While it may not feel like it in the travel sector, now is a good time for businesses to take action and prepare for the upcoming recovery.
A number of significant creditor protections established under the Corporate Insolvency and Governance Act are due to end in the coming months (see ‘timeline out of lockdown’ graphic, below) and lending options are expected to narrow, as existing government-backed loan schemes come to an end and are replaced by the less generous Recovery Loan Scheme, although full details are still to be announced.
Our experience of working with clients over the past few months is that there are four critical elements that all businesses should focus on and formulate a clear plan to address. We think of these like the wheels of a car – unless all four are in the best possible shape, even the most expensive and powerful vehicle won’t get anywhere…
Liquidity and cash
Interim liquidity will be the decisive factor in bridging through to the other side of the recovery, and with a significant build-up of unfulfilled holidays, a current healthy cash balance can be deceiving.
In particular, loyal customers are now getting tired of re-booking and are insisting on refunds, with the Competition and Markets Authority threatening court action and demanding more aggressive repayment schedules.
From conversations across the sector, we know that available liquidity is expected to decline rapidly as travel returns, with supplier payments coupled with other demands on cash, such as regulatory requirements and merchant service providers. Therefore it will be important to have a laser-like focus on liquidity, including the optimisation of working capital and identification of locked-in cash.
Once the external liquidity requirement has been established, it is critical to then ensure that the appropriate source of funding is obtained. Many businesses will have already successfully or unsuccessfully tried to secure funding, but now is the time to explore those options once again.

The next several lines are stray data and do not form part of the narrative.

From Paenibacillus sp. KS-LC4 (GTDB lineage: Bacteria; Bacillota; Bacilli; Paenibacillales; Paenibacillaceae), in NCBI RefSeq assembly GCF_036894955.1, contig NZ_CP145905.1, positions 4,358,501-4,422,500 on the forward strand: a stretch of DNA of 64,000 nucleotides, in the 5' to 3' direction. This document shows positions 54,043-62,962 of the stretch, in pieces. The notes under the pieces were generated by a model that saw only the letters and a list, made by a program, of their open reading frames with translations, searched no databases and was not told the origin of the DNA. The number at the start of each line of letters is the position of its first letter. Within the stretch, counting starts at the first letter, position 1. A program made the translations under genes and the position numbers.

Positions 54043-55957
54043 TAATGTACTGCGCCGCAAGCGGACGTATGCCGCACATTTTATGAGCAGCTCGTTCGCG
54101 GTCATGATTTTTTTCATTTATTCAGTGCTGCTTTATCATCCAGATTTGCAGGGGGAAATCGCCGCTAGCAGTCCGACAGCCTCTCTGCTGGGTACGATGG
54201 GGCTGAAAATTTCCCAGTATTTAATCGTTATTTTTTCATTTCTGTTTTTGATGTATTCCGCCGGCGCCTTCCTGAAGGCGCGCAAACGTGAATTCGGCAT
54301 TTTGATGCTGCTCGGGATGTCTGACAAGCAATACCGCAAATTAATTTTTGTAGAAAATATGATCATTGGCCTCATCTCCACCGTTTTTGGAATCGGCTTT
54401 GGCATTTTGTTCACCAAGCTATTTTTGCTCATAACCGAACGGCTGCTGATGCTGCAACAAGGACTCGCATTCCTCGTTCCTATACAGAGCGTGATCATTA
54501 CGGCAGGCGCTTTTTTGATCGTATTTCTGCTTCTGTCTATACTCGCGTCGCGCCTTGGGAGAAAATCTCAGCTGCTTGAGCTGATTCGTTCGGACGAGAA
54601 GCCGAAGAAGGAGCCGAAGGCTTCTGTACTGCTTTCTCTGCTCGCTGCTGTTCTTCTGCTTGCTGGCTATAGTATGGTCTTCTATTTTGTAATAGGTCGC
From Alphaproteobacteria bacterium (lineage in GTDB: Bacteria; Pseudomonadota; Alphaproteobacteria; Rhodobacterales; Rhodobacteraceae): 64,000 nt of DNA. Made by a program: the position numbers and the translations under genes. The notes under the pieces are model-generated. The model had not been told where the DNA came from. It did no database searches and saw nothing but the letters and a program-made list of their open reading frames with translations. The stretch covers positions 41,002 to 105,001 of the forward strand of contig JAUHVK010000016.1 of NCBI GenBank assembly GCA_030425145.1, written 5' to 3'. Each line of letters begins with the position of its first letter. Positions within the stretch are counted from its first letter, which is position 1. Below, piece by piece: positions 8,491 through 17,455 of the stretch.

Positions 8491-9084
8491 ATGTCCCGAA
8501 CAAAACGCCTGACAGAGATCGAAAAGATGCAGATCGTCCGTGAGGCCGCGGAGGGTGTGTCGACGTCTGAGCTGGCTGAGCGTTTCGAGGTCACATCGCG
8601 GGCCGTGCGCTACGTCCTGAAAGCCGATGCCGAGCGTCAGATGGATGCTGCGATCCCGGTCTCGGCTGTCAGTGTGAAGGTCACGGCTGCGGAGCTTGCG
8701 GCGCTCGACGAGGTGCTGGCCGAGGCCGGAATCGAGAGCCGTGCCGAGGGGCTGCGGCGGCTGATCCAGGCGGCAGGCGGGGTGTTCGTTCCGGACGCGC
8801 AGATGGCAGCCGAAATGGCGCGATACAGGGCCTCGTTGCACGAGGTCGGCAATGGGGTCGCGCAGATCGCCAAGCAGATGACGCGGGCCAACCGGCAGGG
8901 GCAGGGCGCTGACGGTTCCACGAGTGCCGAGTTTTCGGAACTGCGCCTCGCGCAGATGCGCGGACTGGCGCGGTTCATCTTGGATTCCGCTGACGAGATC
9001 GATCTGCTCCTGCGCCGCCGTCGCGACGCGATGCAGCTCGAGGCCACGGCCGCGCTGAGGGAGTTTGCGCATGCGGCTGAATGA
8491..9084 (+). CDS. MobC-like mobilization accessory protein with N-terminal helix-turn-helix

However, the strength and speed of recovery is impossible to predict and therefore it will be important to understand and present a range of eventualities. Carefully considering how and when you pursue the options on the table could save considerable time and ensure that value is maintained.
In addition to partnering with a suitable sponsor or lender, other stakeholders will want visibility on your funding plans and will almost certainly form part of the solution.
In our most recent Annual UK CEO Survey, 70% of respondents said they plan to drive growth through operational efficiencies. Whilst many will have already implemented significant changes to plan for a ‘new normal’ and revised business strategy, a full cost based transformation could still reap benefits.
For many, revenue has been decimated over the last 12 months, but businesses can remain agile in order to take advantage of the recovery.
Clear and consistent communication with a wide group of internal and external stakeholders, including employees, suppliers, customers, lenders, shareholders, bonding providers, merchant service providers and regulators, has been essential during the crisis and could become even more challenging in the weeks and months to come.
Failing to manage key stakeholders could easily derail a business, and having advisors by your side will help give that confidence required. Remember that they will often have their own challenges and need to justify any actions with robust financial analysis and a compelling story.
What legislative and strategic mechanisms are open to you to see you through the crisis and beyond? Could an acquisition or divestment be the answer? Business leaders need to think strategically and medium-term, even as the immediate crisis rages.
These four elements are equally vital to survival and recovery and need to be managed simultaneously; a business could do three out of four exceptionally well but still fail if it doesn’t adequately address the fourth. Or to put it another way: If just one wheel comes off, the journey ahead will be a bumpy one.